1. Be purposeful in everything you do.
You can become much more efficient by striving for purpose in your daily activities. Do you just eat lunch or do you enrich relationships while you eat? What purpose do those two sitcoms serve you every night? What is the purpose of eating that bag of chips? More importantly, what types of consequences await you now that you’ve indulged? Be purposeful in everything you do. Walk with purpose and people will be more likely to respect your time.
2. Resolve not to be mediocre.
Use the freshness of the new year as an excuse for avoiding mediocrity. This can be a challenging task because industry markets products and services to the lowest common denominator. Junk food is marketed to the lowest common denominator. Fast food, for example, is produced cheaply and sold cheaply. Sitcom television is geared toward the masses. The people who produce sitcoms even provide a laugh track so that you’ll know when most people laugh. Give yourself an upgrade. Resolve to distance yourself from the lowest common denominator.
Being happy seems like such a simple concept and yet, very few people are truly happy. My father reminded me of this in his letters. I read the letters in the audiobook, Dear Michael Angelo – A Father’s Life Letters to His Son, which is available at www.MichaelAngeloCaruso.com.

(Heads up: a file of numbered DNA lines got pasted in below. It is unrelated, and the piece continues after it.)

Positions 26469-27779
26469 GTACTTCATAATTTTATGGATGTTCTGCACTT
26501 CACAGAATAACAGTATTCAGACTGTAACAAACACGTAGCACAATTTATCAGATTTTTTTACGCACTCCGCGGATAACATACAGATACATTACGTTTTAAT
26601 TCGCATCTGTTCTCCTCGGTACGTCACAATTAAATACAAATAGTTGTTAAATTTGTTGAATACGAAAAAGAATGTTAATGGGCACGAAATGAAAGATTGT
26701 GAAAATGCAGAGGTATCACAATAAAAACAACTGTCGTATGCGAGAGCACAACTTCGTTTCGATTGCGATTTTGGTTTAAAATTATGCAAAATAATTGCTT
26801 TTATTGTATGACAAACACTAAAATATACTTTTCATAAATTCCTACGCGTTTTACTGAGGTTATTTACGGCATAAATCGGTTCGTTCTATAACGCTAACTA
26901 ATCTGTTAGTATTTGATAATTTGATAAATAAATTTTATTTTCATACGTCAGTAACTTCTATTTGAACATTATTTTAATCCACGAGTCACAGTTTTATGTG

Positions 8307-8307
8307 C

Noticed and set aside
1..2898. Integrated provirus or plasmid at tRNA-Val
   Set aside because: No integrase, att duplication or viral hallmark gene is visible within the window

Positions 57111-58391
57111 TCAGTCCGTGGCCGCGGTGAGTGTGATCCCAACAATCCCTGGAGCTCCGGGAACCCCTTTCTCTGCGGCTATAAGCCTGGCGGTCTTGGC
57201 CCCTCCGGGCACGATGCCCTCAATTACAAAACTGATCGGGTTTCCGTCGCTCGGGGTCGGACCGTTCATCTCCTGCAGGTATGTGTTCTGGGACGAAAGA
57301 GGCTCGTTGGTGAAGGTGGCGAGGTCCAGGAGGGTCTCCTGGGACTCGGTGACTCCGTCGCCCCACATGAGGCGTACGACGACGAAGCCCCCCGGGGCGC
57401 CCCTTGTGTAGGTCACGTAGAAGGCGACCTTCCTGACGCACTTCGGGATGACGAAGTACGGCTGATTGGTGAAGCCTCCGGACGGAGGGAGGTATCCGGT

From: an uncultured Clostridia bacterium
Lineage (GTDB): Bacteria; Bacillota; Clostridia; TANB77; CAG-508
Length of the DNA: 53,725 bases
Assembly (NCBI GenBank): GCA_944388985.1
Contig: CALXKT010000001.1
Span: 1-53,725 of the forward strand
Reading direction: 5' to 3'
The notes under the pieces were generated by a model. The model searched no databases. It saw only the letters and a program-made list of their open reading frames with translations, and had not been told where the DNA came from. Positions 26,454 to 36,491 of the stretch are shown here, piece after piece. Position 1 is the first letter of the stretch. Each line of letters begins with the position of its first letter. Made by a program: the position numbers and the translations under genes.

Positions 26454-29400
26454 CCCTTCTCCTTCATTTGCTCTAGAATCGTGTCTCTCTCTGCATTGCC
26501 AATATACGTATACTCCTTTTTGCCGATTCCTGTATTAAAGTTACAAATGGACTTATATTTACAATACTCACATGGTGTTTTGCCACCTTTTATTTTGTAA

In one of the letters, he wrote, “As individuals, we want to be happier than other people. This is difficult since we believe them to be happier than they really are.” Here are 5 Cool Ideas for being happier.
Every business has a customer service problem.
I’ve yet to work with a client who didn’t need help improving their service model.
In many cases, the people providing the customer service are the last to become aware of the problem because they are used to the way things are. A good consultant can spot such problems almost immediately.
It’s cheaper to keep customers than to find new ones
I’m speaking in Jamaica and brought some reading material on the trip.